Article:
Although I wasn’t old enough to appreciate Daniel Chase’s hit mob-drama when it released back in January of 1999, I have seen the Sopranos now twice, and am here to tell you why it is nothing short of excellence from beginning to end. Let us start with the premise: up until this point mob movies have been driven by crime, sex, and some good Italian food that we’ve all come to love in classics like “Goodfellas” and “Scarface.” The Sopranos is no stranger to themes like these, so what makes this story stick out from the rest? Over the series 6 season runtime we get to see the development of one of the greatest characters in TV’s history in Tony Soprano. Many other mob stories fail to address the other side of their characters, and the Sopranos allows us to see inside the mental health, family issues, and overall daily problems of someone in Tony Sopranos position.
Not only is Tony Soprano a villain we can’t help but root for, so are his band of brothers that he represents in south Jersey. Characters like Christopher Multisanti, Paulie “Wallnuts” Gualtieri, and Silvio Dante are just a few of the pieces that come together that make their performances so believable. Our main characters ARE bad guys, they kill, steal, and hold morals that would have a hard time being put up on a TV screen today. The difference here is we get to see the deeper side to these characters, that they possess empathy and good values that make fans at home root so hard for them to change their ways. This is something I find consistent throughout the show, that although they are constantly making poor decisions, we know they are human just like us and this is shown the best through Tony’s therapy sessions.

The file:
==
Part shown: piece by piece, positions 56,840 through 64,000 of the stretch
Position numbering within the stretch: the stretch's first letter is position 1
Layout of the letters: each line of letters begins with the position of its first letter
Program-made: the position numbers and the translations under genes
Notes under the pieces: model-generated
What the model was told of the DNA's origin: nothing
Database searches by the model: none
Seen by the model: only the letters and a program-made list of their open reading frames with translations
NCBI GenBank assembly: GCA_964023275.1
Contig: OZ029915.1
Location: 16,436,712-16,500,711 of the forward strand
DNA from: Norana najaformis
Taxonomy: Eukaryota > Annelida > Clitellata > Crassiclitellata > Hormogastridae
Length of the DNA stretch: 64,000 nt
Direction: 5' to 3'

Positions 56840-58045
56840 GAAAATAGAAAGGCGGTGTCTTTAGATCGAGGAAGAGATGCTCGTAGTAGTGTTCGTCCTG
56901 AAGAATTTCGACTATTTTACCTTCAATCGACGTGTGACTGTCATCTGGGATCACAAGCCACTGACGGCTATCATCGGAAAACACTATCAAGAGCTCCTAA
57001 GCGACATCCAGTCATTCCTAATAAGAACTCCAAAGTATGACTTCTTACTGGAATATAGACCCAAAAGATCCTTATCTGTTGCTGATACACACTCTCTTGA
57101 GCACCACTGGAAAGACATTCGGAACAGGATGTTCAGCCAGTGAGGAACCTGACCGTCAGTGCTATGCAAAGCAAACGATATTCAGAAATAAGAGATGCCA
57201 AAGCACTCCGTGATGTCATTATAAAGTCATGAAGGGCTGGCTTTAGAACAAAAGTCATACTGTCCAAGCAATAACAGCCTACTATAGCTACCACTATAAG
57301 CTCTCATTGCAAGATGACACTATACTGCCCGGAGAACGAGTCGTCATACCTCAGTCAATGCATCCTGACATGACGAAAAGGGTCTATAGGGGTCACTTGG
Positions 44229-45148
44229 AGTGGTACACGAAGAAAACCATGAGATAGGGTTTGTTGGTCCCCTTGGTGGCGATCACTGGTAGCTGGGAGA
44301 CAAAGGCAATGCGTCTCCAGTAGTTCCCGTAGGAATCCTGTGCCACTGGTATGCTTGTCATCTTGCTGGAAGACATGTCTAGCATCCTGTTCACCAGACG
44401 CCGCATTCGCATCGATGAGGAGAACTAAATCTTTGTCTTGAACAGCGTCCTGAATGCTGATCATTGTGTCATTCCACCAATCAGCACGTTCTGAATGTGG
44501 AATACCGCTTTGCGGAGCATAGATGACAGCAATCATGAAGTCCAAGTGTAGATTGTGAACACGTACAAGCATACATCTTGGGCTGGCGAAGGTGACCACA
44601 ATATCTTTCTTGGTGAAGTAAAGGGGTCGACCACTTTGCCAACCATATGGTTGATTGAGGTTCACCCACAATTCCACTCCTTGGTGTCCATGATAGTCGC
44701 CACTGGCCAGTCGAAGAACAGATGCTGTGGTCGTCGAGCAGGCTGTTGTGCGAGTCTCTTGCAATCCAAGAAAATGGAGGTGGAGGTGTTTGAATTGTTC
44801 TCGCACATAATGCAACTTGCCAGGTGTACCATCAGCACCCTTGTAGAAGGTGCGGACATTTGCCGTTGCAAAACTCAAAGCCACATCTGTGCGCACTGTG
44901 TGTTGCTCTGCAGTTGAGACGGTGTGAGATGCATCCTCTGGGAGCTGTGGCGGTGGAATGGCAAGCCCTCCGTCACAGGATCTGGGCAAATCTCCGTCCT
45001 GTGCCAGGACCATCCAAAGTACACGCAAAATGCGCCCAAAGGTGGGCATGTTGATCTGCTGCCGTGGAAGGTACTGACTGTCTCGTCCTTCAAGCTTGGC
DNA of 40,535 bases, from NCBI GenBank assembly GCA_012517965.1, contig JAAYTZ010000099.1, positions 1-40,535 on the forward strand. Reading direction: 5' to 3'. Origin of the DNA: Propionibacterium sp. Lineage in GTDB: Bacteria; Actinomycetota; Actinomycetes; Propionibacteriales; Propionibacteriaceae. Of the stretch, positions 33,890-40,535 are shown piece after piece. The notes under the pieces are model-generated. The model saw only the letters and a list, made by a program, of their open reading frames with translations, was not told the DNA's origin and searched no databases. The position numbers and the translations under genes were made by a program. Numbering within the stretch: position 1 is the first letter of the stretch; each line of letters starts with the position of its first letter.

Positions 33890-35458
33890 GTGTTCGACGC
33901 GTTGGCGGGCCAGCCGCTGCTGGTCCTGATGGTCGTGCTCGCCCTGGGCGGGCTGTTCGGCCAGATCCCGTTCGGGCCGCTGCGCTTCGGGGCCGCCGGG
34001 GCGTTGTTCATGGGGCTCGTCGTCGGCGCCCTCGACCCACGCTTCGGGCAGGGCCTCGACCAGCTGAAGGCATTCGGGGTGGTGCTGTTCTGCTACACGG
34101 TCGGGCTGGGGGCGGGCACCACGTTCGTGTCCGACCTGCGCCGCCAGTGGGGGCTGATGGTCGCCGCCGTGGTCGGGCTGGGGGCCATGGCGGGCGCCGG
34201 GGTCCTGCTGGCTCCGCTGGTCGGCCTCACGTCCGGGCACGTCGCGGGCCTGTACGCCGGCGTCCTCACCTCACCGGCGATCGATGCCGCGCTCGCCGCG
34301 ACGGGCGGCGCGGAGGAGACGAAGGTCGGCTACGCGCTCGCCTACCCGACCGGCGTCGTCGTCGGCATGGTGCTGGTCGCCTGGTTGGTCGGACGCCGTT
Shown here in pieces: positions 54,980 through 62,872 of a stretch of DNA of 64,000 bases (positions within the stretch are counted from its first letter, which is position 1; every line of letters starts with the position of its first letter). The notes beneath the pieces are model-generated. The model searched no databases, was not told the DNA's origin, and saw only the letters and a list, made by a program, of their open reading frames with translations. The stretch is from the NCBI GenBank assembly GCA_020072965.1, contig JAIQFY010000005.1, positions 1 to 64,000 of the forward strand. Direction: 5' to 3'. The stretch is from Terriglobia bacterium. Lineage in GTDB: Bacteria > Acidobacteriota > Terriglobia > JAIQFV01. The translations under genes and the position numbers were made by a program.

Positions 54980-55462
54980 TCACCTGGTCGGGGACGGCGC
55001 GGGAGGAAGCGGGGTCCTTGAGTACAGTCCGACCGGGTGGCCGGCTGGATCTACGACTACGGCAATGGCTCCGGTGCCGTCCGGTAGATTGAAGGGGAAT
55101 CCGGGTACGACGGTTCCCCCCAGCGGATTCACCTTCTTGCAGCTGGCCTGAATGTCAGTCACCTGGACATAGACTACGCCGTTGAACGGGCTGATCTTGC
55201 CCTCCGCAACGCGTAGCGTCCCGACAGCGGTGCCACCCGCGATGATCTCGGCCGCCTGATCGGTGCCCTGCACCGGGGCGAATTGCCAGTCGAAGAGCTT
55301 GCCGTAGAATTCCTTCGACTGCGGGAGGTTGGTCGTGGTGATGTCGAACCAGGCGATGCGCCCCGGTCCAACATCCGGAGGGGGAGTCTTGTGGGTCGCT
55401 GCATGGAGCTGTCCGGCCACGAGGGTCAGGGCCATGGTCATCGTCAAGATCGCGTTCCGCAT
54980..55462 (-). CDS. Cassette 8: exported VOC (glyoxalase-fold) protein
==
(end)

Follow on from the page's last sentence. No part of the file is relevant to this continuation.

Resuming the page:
Tony Soprano, head of the south jersey crime family, is depressed. A spin on classic mob story that works so well to make Tony feel real, and we really get to see his inner thoughts throughout the show. Whether it’s his inability to accept his mother’s distaste for him, or the panic attacks that haunt him the entire show, it’s within this space that The Sopranos make Tony Soprano the most vulnerable he could be. I could talk about this show forever, but the one thing that I must address before ending this is Tony Sopranos influence today. If you take anything away from The Sopranos, you must try to see the impact the show has placed on some of our favorite characters. When James Gandolfini passed a few years ago, Bryan Cranston, arguably one of the greatest tv characters of all time said this, “I'm saddened by James Gandolfini's passing. He was a great talent & I owe him. Quite simply, without Tony Soprano there is no Walter White.”